GS1 and the GDSN continue to enhance consumers' ability to feel confident about supplier-provided product data.
Consumers today rely on the Internet and mobile applications to shop, research products, find new recipes, plan meals, and more. An estimated 25% of consumer packaged goods (CPG) purchases are influenced by the Internet and mobile devices.1 And according to Google, smartphone owners reported researching products on their smartphone while at home (58%), on the go (43%), or in the store (31%).2
The risk is that 35% of consumers say they would never use a mobile shopping app again if it contained incorrect product data, and 38% would not purchase the product if they did not trust the product information displayed about it on their smartphone.3 Consumers want reliable, personable, and secure access to information on the products they're purchasing for themselves and their families. It's imperative for a parent whose child has a peanut allergy to read the ingredient lists and descriptions of every product purchased, and the young adult living with diabetes must feel confident that the back-of-pack information found online is the same as the information found on the store shelf.
Oftentimes manufacturers and retailers are forced to rely on data that lies within existing Enterprise Resource Planning (ERP) systems to populate their Websites, mobile apps, and weekly circulars. This information is typically stored in multiple business systems across many lines of business, is difficult to access, and is known to be incomplete and outdated. On the other hand, third-party coupon and shopping websites and mobile app developers are notorious for scraping product information off the Web or using a piecemeal approach to support their applications. The danger in both scenarios rests in the accuracy of the product information, or lack thereof, that is being published daily to millions of consumers.
The Influence of Global Standards
The financial impact of publishing bad data is nearly immeasurable due to the many areas of business the problem affects—product development, marketing, warehousing, plannogramming, transportation, and logistics. Not to mention the devastating impact poor-quality data has on product performance and profit margins.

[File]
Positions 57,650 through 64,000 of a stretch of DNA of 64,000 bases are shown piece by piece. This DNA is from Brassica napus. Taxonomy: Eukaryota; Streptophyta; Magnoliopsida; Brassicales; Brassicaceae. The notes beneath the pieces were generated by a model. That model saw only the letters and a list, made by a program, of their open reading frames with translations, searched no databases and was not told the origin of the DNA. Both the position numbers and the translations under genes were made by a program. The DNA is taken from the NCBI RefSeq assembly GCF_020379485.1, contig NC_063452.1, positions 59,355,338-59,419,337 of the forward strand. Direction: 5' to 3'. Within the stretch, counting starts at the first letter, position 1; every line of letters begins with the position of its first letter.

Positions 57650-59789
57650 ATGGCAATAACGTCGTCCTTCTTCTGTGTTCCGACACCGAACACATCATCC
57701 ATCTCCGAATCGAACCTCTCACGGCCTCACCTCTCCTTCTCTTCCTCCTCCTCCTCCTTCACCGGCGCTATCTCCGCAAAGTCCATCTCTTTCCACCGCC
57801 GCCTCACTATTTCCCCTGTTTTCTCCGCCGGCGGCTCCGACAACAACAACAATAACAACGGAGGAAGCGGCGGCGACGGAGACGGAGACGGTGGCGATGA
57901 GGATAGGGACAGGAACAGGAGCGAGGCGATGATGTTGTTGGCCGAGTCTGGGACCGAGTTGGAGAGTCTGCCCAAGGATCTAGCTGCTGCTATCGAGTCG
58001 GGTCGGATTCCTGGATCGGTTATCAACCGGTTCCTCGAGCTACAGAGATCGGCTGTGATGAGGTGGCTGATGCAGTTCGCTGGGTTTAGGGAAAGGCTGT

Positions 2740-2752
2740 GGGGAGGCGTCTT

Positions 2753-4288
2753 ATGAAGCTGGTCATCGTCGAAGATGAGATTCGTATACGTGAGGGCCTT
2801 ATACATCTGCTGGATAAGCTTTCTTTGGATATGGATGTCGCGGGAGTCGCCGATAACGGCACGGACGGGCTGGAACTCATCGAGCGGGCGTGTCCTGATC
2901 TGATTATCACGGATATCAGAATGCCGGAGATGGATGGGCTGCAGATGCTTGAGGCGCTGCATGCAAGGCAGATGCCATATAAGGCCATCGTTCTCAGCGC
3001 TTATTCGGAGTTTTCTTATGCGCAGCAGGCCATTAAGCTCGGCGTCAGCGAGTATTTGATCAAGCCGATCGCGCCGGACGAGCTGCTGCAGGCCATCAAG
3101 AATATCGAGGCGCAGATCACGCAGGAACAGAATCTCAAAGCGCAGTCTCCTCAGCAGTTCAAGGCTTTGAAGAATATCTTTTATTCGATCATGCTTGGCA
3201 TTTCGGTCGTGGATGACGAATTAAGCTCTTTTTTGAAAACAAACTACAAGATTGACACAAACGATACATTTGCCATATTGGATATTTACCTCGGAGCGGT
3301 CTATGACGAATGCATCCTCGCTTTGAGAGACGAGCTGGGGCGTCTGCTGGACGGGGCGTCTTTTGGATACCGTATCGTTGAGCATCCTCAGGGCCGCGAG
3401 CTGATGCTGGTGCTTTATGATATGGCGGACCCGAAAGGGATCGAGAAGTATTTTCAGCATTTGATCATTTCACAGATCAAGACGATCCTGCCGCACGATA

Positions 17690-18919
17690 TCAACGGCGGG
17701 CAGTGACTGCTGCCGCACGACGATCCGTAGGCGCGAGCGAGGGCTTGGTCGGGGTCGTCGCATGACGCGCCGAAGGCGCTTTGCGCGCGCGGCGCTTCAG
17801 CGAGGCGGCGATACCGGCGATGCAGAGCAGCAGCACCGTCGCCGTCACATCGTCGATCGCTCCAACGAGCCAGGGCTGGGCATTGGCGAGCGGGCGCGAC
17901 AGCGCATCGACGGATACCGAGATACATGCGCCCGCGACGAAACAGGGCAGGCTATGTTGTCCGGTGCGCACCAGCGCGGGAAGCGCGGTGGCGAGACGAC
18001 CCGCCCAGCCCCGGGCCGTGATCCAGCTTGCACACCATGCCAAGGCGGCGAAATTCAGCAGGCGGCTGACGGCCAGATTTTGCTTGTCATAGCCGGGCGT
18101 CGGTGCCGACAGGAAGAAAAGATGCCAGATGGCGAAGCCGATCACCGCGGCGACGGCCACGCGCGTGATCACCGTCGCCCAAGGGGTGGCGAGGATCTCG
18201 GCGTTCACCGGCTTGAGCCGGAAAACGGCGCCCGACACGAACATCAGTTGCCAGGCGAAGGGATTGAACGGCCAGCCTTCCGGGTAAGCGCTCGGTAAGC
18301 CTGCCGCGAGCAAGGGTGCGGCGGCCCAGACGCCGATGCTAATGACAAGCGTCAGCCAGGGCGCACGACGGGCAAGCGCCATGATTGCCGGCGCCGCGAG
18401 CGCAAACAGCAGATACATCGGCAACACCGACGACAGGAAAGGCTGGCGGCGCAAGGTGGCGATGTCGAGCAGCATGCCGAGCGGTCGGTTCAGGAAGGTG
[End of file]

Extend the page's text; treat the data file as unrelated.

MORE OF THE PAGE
Throughout the CPG, fresh food, healthcare, apparel, general merchandise, and many other industries, damaging inconsistencies exist in how products are priced, displayed online, and described. Unlike a box of cereal, no two heads of cauliflower weigh or measure the same. Some retailers sell cauliflower at a unit price while others sell the product at a price based on weight. Although this pricing model doesn't impact consumers' purchases, it wreaks havoc for the manufacturer responsible for keeping record of the cauliflower and communicating those product details to its global trading partners. For example, the manufacturer's retail partner will want to know how many boxes of cauliflower will be delivered because this impacts the warehouse space required and must-sell-by dates. Their wholesale partner must know how much each box of cauliflower and pallet will weigh so they can accurately pack their trucks and calculate transportation expenses. This is why standards bodies like GS1 are dedicated to the development and implementation of standards that improve the efficiency and visibility of information across supply and demand chains.
GS1 standards provide a framework that allows products, services, and information about them to move efficiently and securely for the benefit of businesses and the improvement of people's lives.4 To achieve this, GS1 established the Global Data Synchronization Network (GDSN) to enable supply chain partners to send and received synchronized product information via GS1-certified data pools at any time from anywhere in the world.
GS1 is a global entity comprised of member organizations in over 100 countries that work collaboratively across supply chains and sectors (manufacturers, distributors, retailers, hospitals, transporters, logistics, technology providers, etc.). In North America, GS1 US uses the framework provided by GS1 to create standards that make the supply chain faster, more efficient, and less complex and costly.
The Attribute Explosion
Today, supply chain partners that choose to publish their product information to GS1's GDSN are required to submit a core set of standard attributes per product based on their industry. However, with consumers' increasing demand for more product information, companies are being required by their trading partners to submit additional product attributes, including digital assets, above and beyond those necessary to participate in the GDSN. Thus, the concept of the "attribute explosion" was born.
In an effort to provide consumers with accurate, trustworthy digital product information and to protect brand owners from others publishing questionable data about their products online, GS1 US developed the Business-to-Business-to-Consumer (B2B2C) Initiative. The B2B2C was established to address the "attribute explosion" and both supply chain (B2B) and consumer needs (B2B). This Initiative continues to be refined.
Pending Healthcare Mandates
In parallel to the global standardization of product attributes, the U.S. Food and Drug Administration (FDA) has proposed a rule requiring healthcare manufacturers to label their products with unique device identifiers (UDIs). The UDI system aims to help the FDA identify problems with medical devices much earlier, track recalls more efficiently, and improve patient safety. The UDI proposal is projected to be finalized sometime this year.